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The shifting tides of Philippine movies: An interview with Erwin Blanco

The morning after getting uproariously drunk for Piolo Pascual’s birthday, Erwin “Lucky” Blanco sat beside the pool in Thailand. A throbbing headache kept him sidelined from the day’s activities. Left only with his laptop, he scoured the net for ideas for his next film. Snow. Sorrow. Suspense. Hours later, woven from a hundred loose threads into one, the story of Nuuk was born. Years later, Nuuk is now set to premiere.

In discussing previous film Kita Kita, Blanco says it all started with an inuman, “I got frustrated, bakit ganun? Sa pogi lahat nangyayari ang love, paano kami mga pangit? Bawal kami ma-in love?” Adapting to the environment, drawing inspiration wherever you may be, creating something beautiful from the faintest whisper of an idea, and the ability and focus to push an idea forward to make a film—that is what makes a producer. 

(Kita Kita started from a drinking session. Why does love only happen to attractive people? What about us ugly people, can’t we fall in love?)

Behind closed doors

A producer’s job covers such a wide scope of responsibilities that many find it difficult pinpointing their actual role. Blanco clarifies that there are three kinds of producers involved in the film-making process. First, an executive producer who finances the film; second is a line producer who manages the film’s budget; and finally a producer who collaborates with the writers, cinematographers, and actors to discuss the creative direction of the film. Experienced in all three roles, Blanco enjoys the third role the best as it is the most creative role out of the three. As an executive producer for his company, Mavx, he handles more administrative processes, but he still finds time to conceptualize his ideas for projects like Nuuk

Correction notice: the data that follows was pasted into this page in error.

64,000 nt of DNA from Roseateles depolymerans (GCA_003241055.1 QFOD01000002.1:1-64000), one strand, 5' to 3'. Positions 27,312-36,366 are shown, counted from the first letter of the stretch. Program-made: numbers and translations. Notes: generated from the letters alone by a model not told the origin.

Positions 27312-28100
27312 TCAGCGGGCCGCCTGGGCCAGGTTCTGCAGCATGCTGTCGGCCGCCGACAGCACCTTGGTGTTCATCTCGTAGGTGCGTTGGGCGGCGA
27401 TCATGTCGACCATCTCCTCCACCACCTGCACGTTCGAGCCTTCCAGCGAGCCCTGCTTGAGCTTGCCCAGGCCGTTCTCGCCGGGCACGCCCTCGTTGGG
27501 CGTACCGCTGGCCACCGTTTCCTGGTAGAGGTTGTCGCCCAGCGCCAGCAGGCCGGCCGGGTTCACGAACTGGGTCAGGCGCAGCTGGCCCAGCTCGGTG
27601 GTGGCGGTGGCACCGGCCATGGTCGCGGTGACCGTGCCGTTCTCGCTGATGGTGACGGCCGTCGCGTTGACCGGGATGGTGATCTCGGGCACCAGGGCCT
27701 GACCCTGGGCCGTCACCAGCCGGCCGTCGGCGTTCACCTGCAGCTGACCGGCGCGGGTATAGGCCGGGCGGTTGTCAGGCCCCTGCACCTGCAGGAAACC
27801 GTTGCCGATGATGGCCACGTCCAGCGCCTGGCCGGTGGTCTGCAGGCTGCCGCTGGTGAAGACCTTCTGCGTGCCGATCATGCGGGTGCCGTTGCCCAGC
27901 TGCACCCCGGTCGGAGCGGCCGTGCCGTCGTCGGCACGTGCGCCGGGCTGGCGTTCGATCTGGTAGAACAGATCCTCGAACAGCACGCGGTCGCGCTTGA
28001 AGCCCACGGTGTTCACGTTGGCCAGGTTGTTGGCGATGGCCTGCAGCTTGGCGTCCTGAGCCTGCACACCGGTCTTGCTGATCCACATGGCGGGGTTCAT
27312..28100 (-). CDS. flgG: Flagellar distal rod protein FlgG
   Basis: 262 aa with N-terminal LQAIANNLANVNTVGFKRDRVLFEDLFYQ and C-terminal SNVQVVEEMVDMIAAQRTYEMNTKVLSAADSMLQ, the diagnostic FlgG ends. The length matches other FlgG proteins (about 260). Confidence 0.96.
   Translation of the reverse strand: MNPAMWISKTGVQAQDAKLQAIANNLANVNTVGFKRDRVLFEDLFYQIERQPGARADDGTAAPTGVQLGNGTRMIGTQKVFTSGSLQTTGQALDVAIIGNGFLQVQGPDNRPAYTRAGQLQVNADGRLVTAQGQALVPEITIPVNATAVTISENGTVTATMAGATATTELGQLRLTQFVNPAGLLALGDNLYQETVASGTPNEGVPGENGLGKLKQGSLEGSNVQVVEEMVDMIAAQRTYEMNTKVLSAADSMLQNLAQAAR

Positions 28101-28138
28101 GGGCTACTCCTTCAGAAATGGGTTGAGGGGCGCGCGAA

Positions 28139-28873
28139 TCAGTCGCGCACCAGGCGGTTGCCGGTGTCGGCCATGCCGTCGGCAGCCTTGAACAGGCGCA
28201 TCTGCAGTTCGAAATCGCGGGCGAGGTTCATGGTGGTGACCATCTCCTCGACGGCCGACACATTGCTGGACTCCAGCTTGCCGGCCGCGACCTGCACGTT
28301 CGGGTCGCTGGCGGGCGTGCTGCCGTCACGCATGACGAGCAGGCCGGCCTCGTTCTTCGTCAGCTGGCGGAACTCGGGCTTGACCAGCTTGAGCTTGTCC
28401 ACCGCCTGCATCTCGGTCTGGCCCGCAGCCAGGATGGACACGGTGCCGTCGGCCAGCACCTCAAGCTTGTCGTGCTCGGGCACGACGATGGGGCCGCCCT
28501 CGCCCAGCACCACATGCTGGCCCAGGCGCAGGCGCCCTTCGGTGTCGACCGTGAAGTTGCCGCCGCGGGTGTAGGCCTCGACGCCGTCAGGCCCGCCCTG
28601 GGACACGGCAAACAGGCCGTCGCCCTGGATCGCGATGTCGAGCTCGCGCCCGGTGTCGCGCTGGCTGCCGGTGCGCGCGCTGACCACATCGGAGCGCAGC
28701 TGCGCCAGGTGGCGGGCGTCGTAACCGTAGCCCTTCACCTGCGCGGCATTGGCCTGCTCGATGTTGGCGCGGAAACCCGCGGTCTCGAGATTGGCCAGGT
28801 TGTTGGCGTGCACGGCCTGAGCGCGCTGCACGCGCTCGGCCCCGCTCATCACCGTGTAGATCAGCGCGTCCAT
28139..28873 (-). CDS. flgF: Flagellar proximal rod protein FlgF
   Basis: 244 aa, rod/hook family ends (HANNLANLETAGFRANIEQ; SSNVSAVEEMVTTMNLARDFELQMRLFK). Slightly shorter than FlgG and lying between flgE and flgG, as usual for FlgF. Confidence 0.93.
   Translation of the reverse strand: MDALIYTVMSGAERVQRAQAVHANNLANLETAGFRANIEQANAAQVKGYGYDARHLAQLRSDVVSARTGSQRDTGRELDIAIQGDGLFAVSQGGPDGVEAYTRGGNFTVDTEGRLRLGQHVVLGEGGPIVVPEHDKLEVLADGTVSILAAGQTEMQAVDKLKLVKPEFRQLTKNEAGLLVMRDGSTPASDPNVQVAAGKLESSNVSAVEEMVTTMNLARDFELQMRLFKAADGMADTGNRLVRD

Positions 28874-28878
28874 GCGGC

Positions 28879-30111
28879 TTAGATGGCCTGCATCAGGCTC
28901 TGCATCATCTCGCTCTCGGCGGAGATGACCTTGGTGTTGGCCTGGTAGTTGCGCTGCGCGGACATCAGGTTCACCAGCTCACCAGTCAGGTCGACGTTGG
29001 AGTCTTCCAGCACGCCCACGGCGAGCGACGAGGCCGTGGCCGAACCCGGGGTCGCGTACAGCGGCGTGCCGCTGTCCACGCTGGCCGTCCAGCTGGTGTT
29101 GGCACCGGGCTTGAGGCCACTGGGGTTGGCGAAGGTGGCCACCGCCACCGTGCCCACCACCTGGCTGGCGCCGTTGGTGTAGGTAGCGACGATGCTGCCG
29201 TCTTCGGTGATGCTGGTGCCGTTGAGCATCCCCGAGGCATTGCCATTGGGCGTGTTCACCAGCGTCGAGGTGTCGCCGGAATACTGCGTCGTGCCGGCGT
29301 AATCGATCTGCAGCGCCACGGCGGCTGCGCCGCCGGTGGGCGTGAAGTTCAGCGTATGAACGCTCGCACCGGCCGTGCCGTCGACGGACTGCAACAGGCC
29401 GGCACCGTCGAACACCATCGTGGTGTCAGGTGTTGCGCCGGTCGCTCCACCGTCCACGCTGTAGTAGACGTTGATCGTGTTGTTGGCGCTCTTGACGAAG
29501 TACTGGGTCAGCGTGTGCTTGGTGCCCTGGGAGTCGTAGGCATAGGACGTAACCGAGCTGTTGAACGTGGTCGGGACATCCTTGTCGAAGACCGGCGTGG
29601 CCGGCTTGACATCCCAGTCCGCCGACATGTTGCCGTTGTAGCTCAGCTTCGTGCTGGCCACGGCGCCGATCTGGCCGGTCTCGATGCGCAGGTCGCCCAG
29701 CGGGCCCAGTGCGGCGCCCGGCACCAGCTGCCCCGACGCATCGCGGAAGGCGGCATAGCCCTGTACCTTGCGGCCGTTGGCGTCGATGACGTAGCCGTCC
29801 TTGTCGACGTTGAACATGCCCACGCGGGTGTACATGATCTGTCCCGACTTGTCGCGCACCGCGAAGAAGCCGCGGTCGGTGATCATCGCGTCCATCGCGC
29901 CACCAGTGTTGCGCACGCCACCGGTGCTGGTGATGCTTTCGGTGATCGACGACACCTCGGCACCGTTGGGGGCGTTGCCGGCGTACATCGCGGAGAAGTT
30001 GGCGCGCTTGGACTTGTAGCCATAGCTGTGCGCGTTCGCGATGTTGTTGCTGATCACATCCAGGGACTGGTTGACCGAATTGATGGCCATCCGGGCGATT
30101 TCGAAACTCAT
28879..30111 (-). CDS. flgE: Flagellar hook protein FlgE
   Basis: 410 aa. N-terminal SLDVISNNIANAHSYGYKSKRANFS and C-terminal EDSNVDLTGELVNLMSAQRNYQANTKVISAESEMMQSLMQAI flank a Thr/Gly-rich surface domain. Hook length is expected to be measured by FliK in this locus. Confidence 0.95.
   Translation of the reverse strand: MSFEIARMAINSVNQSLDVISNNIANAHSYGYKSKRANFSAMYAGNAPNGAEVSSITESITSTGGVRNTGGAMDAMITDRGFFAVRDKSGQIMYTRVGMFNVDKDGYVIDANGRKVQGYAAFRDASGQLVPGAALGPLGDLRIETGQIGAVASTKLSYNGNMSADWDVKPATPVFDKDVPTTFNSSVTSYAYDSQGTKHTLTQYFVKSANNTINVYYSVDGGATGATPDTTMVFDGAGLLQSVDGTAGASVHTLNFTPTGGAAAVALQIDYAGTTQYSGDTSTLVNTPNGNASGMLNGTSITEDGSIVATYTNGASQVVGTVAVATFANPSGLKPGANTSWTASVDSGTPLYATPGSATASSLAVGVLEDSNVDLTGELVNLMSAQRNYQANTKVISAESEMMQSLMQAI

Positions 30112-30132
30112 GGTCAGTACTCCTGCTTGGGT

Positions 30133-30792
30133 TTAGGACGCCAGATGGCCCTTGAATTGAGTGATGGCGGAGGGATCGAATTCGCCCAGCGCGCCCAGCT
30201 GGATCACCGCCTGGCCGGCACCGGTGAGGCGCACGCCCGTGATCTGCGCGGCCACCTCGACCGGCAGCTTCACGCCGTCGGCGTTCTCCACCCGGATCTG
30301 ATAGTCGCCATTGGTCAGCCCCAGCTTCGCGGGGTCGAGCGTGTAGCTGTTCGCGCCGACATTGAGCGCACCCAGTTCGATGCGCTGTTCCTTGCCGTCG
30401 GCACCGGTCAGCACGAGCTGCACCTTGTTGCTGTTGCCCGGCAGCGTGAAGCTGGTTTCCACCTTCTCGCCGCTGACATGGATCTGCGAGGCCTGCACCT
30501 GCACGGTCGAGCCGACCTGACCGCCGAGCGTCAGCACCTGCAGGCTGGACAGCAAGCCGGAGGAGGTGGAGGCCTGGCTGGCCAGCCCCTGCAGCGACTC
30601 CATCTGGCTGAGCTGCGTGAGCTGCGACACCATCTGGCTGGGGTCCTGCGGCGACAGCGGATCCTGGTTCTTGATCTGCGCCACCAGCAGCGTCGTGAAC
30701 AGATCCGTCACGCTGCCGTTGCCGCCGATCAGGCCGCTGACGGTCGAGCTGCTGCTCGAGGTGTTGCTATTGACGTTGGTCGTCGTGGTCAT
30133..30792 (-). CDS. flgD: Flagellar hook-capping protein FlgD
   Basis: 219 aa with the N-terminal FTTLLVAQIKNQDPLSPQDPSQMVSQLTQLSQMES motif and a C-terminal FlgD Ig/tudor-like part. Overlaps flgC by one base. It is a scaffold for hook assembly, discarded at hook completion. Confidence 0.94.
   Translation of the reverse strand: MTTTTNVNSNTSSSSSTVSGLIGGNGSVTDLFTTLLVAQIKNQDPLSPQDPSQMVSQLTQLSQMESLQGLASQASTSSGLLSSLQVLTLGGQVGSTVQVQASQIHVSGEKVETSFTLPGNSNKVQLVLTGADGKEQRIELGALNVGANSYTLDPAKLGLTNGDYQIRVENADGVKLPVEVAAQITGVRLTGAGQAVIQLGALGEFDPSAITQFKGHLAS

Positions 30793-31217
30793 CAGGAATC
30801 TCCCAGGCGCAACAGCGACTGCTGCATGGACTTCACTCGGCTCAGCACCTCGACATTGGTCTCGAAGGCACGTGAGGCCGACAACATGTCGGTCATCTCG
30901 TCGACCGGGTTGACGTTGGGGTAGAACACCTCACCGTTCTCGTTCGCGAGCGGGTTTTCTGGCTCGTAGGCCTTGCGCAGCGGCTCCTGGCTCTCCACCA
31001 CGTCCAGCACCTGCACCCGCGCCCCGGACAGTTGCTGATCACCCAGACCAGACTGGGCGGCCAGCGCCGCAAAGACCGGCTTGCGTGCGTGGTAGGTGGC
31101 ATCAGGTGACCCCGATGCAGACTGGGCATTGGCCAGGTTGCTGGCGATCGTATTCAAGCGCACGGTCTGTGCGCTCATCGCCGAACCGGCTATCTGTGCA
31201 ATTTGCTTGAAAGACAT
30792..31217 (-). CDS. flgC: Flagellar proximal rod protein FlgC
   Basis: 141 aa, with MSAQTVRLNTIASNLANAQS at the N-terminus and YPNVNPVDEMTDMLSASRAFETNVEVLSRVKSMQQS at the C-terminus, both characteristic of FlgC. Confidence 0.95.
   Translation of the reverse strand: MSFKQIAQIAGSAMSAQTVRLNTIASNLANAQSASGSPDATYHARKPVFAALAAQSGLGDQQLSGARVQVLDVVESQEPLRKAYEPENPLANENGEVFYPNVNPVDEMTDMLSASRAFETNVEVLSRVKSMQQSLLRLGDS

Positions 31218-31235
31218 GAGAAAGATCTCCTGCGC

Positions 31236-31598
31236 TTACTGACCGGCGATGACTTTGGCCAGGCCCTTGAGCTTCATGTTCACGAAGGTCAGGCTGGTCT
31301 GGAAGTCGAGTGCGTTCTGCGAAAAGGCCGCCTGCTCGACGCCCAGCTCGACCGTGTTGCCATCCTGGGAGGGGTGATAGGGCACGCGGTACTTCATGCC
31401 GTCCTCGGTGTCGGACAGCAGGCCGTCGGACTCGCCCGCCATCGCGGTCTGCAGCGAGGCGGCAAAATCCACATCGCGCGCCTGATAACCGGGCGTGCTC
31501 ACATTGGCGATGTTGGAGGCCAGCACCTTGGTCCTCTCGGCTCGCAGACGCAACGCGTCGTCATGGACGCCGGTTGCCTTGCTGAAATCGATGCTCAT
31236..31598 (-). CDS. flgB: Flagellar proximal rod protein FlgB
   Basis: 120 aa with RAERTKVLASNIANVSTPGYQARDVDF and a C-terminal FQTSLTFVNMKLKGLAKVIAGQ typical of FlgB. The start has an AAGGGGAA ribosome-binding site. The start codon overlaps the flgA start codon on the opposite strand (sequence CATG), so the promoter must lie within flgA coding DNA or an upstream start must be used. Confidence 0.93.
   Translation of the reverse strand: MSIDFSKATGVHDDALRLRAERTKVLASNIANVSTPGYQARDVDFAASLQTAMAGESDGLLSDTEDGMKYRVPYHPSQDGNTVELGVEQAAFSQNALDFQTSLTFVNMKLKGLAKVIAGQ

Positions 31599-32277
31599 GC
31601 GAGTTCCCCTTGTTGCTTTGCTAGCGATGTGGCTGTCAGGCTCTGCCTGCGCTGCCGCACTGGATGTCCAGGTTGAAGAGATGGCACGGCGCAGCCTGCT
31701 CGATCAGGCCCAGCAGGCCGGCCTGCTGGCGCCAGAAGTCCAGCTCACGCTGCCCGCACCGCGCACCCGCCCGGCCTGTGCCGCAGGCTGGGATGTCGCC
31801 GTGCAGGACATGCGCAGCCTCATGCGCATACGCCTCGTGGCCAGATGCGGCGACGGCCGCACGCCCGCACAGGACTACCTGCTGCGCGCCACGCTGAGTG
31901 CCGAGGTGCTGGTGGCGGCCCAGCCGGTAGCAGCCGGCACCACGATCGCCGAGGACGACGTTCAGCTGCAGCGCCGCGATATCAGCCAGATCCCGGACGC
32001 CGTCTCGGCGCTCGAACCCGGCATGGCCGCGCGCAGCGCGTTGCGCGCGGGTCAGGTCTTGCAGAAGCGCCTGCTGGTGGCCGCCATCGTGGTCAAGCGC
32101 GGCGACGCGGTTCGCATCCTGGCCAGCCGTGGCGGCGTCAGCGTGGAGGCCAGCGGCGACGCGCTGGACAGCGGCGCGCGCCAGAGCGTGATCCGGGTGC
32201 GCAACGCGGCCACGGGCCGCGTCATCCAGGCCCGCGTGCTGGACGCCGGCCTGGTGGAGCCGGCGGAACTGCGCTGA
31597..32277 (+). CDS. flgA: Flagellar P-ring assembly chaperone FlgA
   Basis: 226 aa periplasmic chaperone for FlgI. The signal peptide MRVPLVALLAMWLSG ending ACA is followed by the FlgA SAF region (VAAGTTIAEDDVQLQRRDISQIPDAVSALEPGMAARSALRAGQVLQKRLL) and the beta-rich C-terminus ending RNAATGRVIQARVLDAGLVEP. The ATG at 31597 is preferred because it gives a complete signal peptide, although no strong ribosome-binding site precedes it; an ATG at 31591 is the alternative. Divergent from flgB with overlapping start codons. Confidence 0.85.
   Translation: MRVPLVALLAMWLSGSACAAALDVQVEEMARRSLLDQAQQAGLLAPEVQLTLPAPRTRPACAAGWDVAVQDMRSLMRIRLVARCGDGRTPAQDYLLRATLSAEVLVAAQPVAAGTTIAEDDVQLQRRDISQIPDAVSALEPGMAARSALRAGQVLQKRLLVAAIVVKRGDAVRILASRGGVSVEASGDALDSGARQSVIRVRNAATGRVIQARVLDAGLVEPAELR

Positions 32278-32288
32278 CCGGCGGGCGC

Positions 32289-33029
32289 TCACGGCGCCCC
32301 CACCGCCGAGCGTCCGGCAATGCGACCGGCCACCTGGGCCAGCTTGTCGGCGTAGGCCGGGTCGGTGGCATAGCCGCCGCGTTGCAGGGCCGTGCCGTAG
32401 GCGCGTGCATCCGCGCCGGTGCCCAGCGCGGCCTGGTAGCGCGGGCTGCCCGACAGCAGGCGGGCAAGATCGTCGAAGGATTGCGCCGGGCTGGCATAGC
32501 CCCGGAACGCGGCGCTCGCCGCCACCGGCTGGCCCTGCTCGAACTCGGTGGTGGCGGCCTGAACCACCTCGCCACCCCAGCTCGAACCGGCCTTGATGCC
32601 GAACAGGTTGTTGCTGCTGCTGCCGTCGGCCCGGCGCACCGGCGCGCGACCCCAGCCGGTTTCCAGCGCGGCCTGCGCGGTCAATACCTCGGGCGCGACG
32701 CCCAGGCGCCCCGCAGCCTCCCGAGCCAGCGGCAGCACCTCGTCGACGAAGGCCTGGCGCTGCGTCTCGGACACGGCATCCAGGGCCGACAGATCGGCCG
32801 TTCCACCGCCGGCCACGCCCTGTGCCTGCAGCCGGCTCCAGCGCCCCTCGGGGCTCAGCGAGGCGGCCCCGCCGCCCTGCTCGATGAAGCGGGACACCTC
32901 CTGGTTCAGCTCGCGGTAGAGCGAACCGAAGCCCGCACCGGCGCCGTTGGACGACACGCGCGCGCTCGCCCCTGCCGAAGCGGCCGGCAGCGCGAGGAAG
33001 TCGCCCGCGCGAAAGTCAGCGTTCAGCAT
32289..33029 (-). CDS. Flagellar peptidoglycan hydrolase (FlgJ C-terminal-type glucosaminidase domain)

From creating and pitching the idea to computing the estimated budget of a film, it is a responsibility that requires grit, tenacity, and experience to translate a vision to the silver screen. “Kami nag-lelegwork to make [the movie] possible,” Blanco elaborates. 

(We do the legwork to make the movie possible.) 

In a country where talent and hard work is simply not enough to succeed in the film industry, producers have to think about profitability. “As a producer, it’s hard to shell out money when the Filipino audience is more likely to patronize Hollywood [movies] due to production value,” he explains in Filipino. 

State of Philippine cinema

In a few months, we will be celebrating the Centennial Year of Philippine Cinema from September 12, 2019 to September 11, 2020. This marks a hundred years since the premiere of Jose Nepomuceno’s Dalagang Bukid, the first Filipino-produced and directed feature film. Since then, the stories of our journeys, trials, and romances have filled countless reels of film. But a century later, it appears the story of Philippine cinema has just begun.

As one of Southeast Asia’s top filmmaking nations, several local films have garnered international recognition. In 2015, the wildly popular Heneral Luna vied for a nomination in the 88th Academy Awards. In 2016, Ma Rosa won best actress at the Cannes Film Festival. The rock opera Season of the Devil competed in last year’s Berlin Film Festival. With such accolades, it is tempting to believe that the Philippines lies on the verge of emerging as a global filmmaking nation.